Top blog articles
Our homes are our safe place. We spend time, energy, and money cultivating a place we love, a place we are proud of, and a place we want to spend our time. Sometimes, however, we need to find a new home.
Maybe you’re looking to upgrade in size, location, age, or layout. Maybe you’re looking for more land and a place for your family to spread out and enjoy. These are worthwhile endeavors, but in most scenarios, the search for a new home involves selling your current house as well as finding a new place to call home.
Entering the real estate market can be tricky. It’s a balancing act of finding the right house at the right price and getting it locked in before other potential home buyers. There are legal matters to navigate as well as very specific limitations to understand. For example: do you need to increase your insurance as your property values increase?
The answer to this may have to do with what is considered your property.
In simple terms, real property is your real estate assets. But that can be hard to define, especially when certain structures and types of homes don’t qualify. It’s important to understand what real property is, how it’s defined, and how to insure it.
Real Property Defined
The first step in the buying or selling process is defining and understanding property. Real property doesn’t mean property that simply exists. It is defined as structures permanently attached to the ground and the related assets.
So structures like homes, garages, fences, and even sprinkler systems are considered real property. These structures are, for the most part, permanently fixed to a property and will not be removed when a property owner leaves.
Other assets are real property as well. These are less about structures and more about materials. The natural assets connected to a property are also considered real property. These are things like gas, oil, trees, and minerals.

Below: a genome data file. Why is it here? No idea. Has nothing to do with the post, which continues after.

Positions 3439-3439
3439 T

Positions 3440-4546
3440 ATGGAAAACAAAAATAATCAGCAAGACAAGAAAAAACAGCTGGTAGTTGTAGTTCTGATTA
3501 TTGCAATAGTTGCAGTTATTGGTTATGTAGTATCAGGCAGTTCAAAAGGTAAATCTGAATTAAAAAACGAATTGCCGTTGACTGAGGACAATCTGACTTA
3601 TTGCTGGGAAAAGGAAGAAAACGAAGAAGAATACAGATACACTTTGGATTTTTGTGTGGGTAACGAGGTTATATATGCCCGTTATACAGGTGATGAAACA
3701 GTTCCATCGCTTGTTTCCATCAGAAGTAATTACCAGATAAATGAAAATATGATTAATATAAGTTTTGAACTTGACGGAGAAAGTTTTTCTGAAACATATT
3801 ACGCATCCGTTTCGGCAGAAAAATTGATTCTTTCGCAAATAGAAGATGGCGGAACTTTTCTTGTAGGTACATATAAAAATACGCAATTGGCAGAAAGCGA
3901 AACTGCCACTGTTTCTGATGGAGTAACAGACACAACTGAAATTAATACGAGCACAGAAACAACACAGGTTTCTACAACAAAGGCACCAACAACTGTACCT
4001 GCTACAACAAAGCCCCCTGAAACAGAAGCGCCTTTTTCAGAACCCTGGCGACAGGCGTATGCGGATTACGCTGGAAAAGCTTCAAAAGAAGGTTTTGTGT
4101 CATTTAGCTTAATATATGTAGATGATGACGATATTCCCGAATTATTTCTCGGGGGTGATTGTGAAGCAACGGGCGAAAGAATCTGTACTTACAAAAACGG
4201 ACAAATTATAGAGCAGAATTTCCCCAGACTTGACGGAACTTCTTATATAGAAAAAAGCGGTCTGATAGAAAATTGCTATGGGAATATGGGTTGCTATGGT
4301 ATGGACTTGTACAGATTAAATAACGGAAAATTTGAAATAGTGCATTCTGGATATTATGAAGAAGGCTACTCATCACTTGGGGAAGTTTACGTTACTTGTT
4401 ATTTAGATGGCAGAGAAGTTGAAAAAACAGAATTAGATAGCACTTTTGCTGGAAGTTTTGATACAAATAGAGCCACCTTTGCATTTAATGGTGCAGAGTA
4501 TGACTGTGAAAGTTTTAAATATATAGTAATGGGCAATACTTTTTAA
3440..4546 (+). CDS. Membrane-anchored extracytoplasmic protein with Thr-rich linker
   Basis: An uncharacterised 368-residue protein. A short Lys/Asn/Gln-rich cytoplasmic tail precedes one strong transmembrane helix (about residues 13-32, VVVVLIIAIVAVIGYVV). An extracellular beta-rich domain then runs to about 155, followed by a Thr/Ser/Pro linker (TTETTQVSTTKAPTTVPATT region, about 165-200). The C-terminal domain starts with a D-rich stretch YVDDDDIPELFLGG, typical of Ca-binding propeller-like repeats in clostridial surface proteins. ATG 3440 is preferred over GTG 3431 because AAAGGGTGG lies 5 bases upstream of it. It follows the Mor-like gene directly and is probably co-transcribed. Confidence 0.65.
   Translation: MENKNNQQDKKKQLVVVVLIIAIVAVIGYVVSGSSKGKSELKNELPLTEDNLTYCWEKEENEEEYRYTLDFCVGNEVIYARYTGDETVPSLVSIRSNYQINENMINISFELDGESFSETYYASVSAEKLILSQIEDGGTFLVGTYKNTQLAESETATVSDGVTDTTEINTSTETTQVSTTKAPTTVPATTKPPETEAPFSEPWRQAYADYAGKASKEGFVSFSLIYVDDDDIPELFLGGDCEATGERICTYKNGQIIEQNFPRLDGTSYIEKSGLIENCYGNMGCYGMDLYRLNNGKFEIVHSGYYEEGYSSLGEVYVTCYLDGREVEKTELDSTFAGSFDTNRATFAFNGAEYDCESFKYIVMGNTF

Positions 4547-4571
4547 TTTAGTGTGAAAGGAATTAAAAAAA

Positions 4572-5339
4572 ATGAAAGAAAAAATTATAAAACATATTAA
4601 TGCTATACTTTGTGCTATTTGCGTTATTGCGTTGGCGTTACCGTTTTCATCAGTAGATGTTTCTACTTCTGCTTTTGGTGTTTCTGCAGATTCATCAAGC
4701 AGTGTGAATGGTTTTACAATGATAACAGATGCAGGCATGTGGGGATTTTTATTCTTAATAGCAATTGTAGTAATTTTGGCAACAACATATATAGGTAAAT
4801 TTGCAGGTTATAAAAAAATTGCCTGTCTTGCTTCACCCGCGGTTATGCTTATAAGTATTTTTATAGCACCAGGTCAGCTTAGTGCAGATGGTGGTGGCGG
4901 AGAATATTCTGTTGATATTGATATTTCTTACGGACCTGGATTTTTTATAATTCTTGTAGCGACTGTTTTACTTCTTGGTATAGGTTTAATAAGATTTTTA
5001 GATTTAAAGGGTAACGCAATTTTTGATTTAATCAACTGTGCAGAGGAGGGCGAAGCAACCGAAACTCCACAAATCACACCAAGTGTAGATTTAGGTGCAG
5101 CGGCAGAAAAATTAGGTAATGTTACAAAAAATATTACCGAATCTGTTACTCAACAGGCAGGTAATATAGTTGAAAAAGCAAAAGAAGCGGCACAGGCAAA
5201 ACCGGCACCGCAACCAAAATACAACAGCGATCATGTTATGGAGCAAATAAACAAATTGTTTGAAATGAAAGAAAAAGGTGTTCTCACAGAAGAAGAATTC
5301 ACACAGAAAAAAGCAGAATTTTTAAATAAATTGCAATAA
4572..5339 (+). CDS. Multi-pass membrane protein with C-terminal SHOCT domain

All these things, permanent structures, and natural assets are part of the land parcel and purchase agreement.
What doesn’t qualify?
With the newly established definition in mind, what is not real property? Anything, structure or otherwise, that can be removed from a property is not considered real property.
There are structures, however, that do not qualify as real property. Large structures like manufactured homes and sheds are not real property. These structures are not permanently fixed to the ground and are considered mobile.
There are ways to make these structures real property, however. Manufactured homes can be converted to real property by being permanently affixed to a piece of land. This requires some legal processes and paperwork, as well as no small amount of construction, but it is possible.
The same is true for sheds. Sheds must be bolted to the ground to be real property. This can be accomplished, and those structures must then stay with the property.
Why is real property important?
If you’re buying or selling a home using a real estate agent, then these definitions and distinctions will be made clear. It’s a good idea, though, to have a general understanding of real property versus everything else even when you’re working with a real estate professional. This is one of the essential questions you should ask your realtor when selling or purchasing your home.